Abe Wants Wealthy to Pay Exit Tax Before Leaving
Japanese Prime Minister Shinzo Abe is cutting corporate taxes, delayed a sales-levy increase and plans a tax-free investment program for children, all in an effort to spur economic growth.
He draws the line at wealthy people leaving the country and paying no tax at all.
The ruling Liberal Democratic Party intends to introduce a bill in parliament this month that requires people with more than 100 million yen ($840,000) in financial assets to pay tax on unrealized capital gains before moving overseas. Japan, with the heaviest debt burden among major economies, is catching up with countries including Canada and France with a levy.
Abe has little choice but to increases taxes on the rich, and it won't do him any harm among ordinary wage earners who are asking what Abenomics has done for them, says Kazuhiro Yoshii, who leads tax research at Daiwa Institute of Research in Tokyo.
While the number of people emigrating to more attractive tax jurisdictions remains relatively small, it is increasing. More than 17,000 Japanese lived in Singapore, Hong Kong, New Zealand and Switzerland in 2013, from 6,722 in 1996, according to the foreign ministry, which notes there is limited or no capital gains taxes in these places.
As many as 1 million households in Japan held net financial assets worth more than 100 million yen in 2013, according to a survey by Nomura Research Institute.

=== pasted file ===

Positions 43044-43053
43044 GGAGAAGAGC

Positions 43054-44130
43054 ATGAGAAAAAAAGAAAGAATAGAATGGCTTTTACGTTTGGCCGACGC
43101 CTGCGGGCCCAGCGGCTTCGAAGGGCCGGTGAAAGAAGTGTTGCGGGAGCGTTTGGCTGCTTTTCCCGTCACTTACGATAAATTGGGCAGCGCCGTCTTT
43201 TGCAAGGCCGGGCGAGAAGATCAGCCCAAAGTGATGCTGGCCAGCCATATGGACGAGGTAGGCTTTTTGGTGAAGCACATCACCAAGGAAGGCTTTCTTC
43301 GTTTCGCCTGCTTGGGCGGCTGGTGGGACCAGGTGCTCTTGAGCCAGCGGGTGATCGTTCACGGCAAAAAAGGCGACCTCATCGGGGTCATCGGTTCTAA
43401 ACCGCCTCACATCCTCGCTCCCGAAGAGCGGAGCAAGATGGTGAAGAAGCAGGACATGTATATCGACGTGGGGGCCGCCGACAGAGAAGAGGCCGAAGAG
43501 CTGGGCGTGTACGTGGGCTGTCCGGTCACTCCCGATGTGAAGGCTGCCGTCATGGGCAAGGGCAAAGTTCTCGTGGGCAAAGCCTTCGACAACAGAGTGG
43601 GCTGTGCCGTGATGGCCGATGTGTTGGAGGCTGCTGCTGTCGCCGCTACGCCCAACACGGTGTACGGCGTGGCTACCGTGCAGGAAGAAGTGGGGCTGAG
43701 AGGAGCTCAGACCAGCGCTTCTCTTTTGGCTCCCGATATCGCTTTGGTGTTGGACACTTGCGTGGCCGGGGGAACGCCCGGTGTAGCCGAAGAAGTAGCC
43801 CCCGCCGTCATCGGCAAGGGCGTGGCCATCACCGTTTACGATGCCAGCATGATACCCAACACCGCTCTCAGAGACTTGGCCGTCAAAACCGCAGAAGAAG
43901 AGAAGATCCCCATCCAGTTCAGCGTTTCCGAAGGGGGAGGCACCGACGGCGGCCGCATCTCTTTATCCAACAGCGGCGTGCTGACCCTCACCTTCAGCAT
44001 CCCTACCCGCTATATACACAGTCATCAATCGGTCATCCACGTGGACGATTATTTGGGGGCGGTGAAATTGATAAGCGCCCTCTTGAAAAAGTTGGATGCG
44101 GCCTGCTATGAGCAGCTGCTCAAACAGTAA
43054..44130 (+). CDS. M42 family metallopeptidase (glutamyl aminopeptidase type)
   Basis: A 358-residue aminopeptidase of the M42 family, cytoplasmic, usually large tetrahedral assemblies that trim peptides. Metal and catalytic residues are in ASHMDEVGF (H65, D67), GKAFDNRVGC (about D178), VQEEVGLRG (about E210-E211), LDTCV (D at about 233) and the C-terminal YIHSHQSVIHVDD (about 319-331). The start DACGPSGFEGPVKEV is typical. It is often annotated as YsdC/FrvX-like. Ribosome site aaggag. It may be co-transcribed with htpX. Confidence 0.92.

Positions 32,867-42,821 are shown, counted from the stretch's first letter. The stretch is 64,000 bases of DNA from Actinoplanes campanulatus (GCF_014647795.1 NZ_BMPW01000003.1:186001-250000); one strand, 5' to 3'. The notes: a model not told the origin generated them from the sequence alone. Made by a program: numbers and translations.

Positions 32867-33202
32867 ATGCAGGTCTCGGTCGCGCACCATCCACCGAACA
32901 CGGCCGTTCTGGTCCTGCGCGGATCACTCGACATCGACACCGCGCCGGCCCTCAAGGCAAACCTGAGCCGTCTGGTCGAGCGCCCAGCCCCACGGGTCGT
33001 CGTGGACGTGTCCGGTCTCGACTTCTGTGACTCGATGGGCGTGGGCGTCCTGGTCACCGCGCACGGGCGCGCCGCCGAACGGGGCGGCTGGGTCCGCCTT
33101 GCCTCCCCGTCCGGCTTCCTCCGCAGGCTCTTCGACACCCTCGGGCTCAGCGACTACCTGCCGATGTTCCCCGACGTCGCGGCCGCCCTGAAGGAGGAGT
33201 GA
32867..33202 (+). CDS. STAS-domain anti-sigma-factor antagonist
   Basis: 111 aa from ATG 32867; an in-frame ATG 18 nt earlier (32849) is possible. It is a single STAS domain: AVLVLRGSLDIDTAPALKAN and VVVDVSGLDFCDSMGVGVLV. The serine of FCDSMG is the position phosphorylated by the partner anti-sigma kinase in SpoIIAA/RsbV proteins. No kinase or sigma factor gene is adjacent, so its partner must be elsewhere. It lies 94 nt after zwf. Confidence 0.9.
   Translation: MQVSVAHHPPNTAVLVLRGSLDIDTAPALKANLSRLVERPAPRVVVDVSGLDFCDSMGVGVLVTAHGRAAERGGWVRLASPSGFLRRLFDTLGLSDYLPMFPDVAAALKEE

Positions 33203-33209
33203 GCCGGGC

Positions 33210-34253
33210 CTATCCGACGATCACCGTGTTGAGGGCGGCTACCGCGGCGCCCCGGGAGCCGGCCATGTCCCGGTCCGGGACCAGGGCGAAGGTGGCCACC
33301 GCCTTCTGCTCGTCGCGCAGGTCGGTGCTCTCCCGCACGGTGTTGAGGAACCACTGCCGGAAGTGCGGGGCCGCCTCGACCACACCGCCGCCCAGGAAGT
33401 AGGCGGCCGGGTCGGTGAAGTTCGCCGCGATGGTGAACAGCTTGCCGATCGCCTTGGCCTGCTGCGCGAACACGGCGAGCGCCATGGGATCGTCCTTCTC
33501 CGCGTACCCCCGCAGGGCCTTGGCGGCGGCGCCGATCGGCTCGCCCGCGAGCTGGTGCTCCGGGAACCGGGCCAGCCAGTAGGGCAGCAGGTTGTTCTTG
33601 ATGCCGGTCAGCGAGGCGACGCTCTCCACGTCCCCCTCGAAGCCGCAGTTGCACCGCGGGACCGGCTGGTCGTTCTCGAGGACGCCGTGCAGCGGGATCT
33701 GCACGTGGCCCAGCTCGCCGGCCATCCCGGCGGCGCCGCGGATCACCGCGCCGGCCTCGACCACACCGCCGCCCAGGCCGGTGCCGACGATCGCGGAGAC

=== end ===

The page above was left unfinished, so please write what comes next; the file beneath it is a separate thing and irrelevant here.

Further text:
About 100 to 200 people with this much wealth permanently move out of the country each year, says Shigeki Morinobu, a professor at Chuo Law School in Tokyo and a former tax agency official.
The exit tax on unrealized capital gains is planned at 20 percent for stocks and bonds and will take effect from July, if approved by parliament, where Abe's party and its coalition partner hold a majority.
The National Tax Agency -- which uncovered 31 billion yen of unreported income through an investigation of 4,177 wealthy people for the 12 months through June 2014 -- also plans to join other Organization for Economic Co-operation and Development members in exchanging banking, interest and dividend information on non-residents.
"The government is keen to prevent cross-border tax avoidance,'' says Takero Doi, an economics professor at Keio University who is also a member of a government tax panel. "It's not about stopping people from leaving Japan -- it just doesn't want people moving out just to avoid tax.''